"Did he bring a message?" I asked, getting goose bumps even while I spoke.
"The priest will know you."
"I don't understand."
"That was the message," he said. "The priest will know you."
"What does it mean, Paco?"
He sighed. "I don't know."
We heard the horns of the whole caravan honking down below. Everyone was looking for us. When we came into sight, the Gypsy queen ran to meet us.
"You gave me such a fright!" she cried. "Where have you been?"
We told her about the old tree and the tiny garden growing beside it. Doña Concepción shook her head and glared at me as if I ought to know better than to disappear like that. She was right, and I felt a bit ashamed, but when Paco spoke of Lucas's latest visitation, she insisted on going to see the tree herself.
When we approached it, she stopped short. "I have been here before. It looks different, but I know that tree. The flowers--they were not there, but this place, that tree....."
Her voice trailed off. She turned quickly and started back toward the road.
"Come," she said, "we must reach the wedding village before dark. I must make preparations for the wedding tomorrow."
The pueblito was indeed a charming place. There was a village square of cobblestones in front of an eighteenth-century pink church of ornate rococo design. Orchids hung from the trees clustered around a bandstand in the small plaza across the way. Beyond that were four unpaved streets, each no more than a block in length. The people were humbly dressed, but friendly.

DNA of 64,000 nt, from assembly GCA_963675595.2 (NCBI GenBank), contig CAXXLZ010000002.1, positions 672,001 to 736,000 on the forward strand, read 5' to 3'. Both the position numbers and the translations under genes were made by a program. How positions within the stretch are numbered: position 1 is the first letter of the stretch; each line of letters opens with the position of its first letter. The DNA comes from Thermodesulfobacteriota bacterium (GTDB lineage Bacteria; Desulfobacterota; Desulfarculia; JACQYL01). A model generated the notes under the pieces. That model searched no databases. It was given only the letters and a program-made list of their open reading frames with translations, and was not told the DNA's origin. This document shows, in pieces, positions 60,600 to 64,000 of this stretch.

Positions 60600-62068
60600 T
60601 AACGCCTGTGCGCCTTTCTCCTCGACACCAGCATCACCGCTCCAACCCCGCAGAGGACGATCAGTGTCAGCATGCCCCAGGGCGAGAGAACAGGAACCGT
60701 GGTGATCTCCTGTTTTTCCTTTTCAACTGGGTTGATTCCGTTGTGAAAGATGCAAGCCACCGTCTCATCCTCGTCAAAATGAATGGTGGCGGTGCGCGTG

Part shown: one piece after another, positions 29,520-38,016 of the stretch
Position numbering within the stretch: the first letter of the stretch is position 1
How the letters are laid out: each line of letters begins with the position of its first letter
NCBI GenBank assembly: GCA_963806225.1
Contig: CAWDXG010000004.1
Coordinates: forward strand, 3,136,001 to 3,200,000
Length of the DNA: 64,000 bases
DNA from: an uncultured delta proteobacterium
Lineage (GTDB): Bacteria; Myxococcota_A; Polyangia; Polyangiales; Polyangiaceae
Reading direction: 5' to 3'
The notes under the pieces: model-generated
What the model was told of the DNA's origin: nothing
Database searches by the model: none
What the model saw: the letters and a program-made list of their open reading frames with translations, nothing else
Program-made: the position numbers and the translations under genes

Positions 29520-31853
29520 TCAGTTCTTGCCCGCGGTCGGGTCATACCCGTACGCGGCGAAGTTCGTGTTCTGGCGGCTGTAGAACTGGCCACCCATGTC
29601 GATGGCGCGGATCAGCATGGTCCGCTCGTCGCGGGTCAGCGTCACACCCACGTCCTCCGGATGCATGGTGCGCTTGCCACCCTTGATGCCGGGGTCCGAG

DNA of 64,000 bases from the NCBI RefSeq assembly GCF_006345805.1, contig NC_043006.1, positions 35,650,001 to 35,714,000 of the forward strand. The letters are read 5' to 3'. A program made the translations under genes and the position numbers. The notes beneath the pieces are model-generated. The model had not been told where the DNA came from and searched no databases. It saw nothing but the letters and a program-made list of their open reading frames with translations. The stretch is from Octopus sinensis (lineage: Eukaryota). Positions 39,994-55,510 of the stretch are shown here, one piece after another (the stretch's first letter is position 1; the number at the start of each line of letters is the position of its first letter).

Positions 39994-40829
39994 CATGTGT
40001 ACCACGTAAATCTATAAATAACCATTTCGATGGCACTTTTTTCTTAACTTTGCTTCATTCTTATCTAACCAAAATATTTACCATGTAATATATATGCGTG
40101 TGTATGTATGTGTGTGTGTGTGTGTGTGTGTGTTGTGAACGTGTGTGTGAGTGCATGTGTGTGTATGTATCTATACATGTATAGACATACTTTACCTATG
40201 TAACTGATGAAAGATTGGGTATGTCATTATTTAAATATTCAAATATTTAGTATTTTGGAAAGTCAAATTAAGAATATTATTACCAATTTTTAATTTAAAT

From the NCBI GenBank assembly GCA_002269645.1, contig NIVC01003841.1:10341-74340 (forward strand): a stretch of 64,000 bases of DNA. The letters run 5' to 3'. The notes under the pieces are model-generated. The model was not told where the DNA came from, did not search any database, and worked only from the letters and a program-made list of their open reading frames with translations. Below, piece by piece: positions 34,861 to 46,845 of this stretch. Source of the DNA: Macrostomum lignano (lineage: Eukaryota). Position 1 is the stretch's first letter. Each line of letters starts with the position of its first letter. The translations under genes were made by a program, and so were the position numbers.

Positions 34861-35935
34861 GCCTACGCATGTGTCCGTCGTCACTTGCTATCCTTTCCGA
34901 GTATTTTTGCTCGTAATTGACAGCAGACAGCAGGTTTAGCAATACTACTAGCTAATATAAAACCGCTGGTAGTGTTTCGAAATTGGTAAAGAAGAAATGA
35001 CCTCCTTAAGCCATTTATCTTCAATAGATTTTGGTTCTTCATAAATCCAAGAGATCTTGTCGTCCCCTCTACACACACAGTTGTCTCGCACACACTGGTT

We showed the movie for free that night and asked all who attended to join us at the wedding on the following day.
Doña Concepción introduced me to the earnest young priest she found in the church, and the two of them set about making plans for the ceremony. It was decided that the church service would take place in the late afternoon and that everyone would then adjourn to the plaza where the Gypsies would provide some entertainment.
The next morning, the Gypsy queen and three other Gypsy women fitted the bride's gown. It had belonged to the bride's great-grandmother and was a creation of antique Spanish lace.
The young priest was accommodating in every respect. He said he was new to the parish and wanted to break away from staid tradition and do things in new ways that might attract the young people of the district. He was obviously thrilled to preside over a wedding of Gypsies. Nothing like this might ever happen to him again. He stammered during the ceremony and blushed.
We were told that every villager and quite a few farmers from the countryside came to our reception in the plaza that day.
The Gypsies made churros, deep-fried and crispy crullers redolent of cinnamon sugar. There were caramel apples, mangos and papaya, and we had contracted with local families the night before to supply us with tacos made of a local delicacy--iguana, which tasted like Louisiana frog legs--and fresh pulque, a low-alcohol content beverage made from the maguey plant. For children and the ladies, there were foamy Mexican hot chocolate and soft drinks.
The music was supplied by three of the Gypsy men with guitars and a violin, joined by a group of local boys with brass instruments who liked to think of themselves as a budding mariachi band. The combination was surprisingly good.